Circular economy –
new practical guidelines
By Anne Kirsten Frederiksen & Lena Kristina Carlberg
Circular economy is one of the new buzz words that everybody
has heard about, but only few know exactly how to deal with it.
Most industrial enterprises have not yet evaluated whether they
can see a potential advantage from circular economy or how they
can start working with it.
FOOD METAL Professor Tim McAloone from DTU Mechanical Engineering is head
of several research projects focusing on how to introduce circular
economy into industry. All projects run in close cooperation between
the researchers and industry companies. The aim is to make the results
directly applicable for companies.
One of the projects is named MATChE – Making the Transition to Circular
“The purpose of this project is to develop a method to make it possible
for companies in a simple way to find out if they are ready for circular
economy, and if they are – to give them the right tools to get started
with the transition,” says Tim McAloone.
Ready for circular economy
Part of the project is to develop a “readiness app” with 30 different
questions, which can be answered in around 15 minutes. By answering
the questions, the company will be able to gauge which areas of its
organisation, its business and its product development activities that
should be boosted, to ease the transition to circular economy.
“The test also gives the companies a possibility to benchmark their
readiness for circular economy with other companies of similar size or in
the same line of business. The more people from each company and the
more companies that use the readiness app, the richer the benchmark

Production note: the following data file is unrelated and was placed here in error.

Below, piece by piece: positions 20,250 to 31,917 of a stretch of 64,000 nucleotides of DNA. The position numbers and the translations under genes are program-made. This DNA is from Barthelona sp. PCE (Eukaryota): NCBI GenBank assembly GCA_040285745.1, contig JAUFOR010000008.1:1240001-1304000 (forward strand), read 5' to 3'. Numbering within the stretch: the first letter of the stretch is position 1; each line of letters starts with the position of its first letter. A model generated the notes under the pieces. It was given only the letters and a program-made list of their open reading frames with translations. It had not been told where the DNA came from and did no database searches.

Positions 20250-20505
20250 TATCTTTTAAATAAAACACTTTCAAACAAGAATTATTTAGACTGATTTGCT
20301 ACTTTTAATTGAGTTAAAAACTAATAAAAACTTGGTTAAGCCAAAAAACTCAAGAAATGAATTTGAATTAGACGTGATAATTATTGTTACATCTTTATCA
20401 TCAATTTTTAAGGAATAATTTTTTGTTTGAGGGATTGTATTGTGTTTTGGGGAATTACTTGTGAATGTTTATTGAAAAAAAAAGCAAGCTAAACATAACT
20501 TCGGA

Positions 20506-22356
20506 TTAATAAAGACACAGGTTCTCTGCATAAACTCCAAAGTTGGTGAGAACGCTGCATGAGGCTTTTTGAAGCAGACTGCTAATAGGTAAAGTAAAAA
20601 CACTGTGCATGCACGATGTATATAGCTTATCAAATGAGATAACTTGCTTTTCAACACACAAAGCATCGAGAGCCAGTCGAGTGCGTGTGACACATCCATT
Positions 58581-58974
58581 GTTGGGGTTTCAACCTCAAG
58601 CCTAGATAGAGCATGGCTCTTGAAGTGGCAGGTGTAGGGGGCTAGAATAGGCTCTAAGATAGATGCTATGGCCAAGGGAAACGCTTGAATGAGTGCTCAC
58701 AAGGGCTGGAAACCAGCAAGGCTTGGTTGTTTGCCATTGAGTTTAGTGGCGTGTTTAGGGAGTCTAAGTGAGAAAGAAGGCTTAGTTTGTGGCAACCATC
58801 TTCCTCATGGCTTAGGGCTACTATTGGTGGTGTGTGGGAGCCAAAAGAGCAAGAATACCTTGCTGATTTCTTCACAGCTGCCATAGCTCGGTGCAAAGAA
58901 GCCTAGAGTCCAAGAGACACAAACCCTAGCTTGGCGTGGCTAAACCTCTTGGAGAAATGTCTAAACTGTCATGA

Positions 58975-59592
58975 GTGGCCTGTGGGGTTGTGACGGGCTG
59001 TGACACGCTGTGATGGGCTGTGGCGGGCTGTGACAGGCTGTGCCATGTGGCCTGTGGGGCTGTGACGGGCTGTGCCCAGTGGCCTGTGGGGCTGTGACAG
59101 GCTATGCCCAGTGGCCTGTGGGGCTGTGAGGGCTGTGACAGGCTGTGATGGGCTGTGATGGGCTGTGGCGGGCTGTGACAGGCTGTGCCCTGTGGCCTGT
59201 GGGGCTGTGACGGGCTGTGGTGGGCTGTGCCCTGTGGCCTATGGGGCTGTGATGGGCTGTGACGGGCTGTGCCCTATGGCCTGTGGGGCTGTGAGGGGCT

“In this way, we will achieve the primary
goal of the project, which is to decrease
the use of raw materials, disposal and CO2
footprint of Danish industry.”
will become. A selection of companies will be offered assistance to start
or continue their circular economy transition. We will develop different
paths that companies can follow to pick up the low hanging fruits and
develop long term goals for circular economy”, explains Tim McAloone.
The methods developed together with the companies will be based
on the suitability of the products, the degree of sustainability and
economic potential, the organisation and the value chain of each
company. The aim is that at least 100 Danish enterprises have used the
app and at least 500 industry representatives have been involved in
MATChE, when the project finishes in 2020.
“In this way, we will achieve the primary goal of the project, which is to
decrease the use of raw materials, disposal and CO2 footprint of Danish
industry, whilst at the same time increase the global market position of
the companies working with circular economy,” says Tim McAloone.
10 Circular economy – new practical guidelines for industry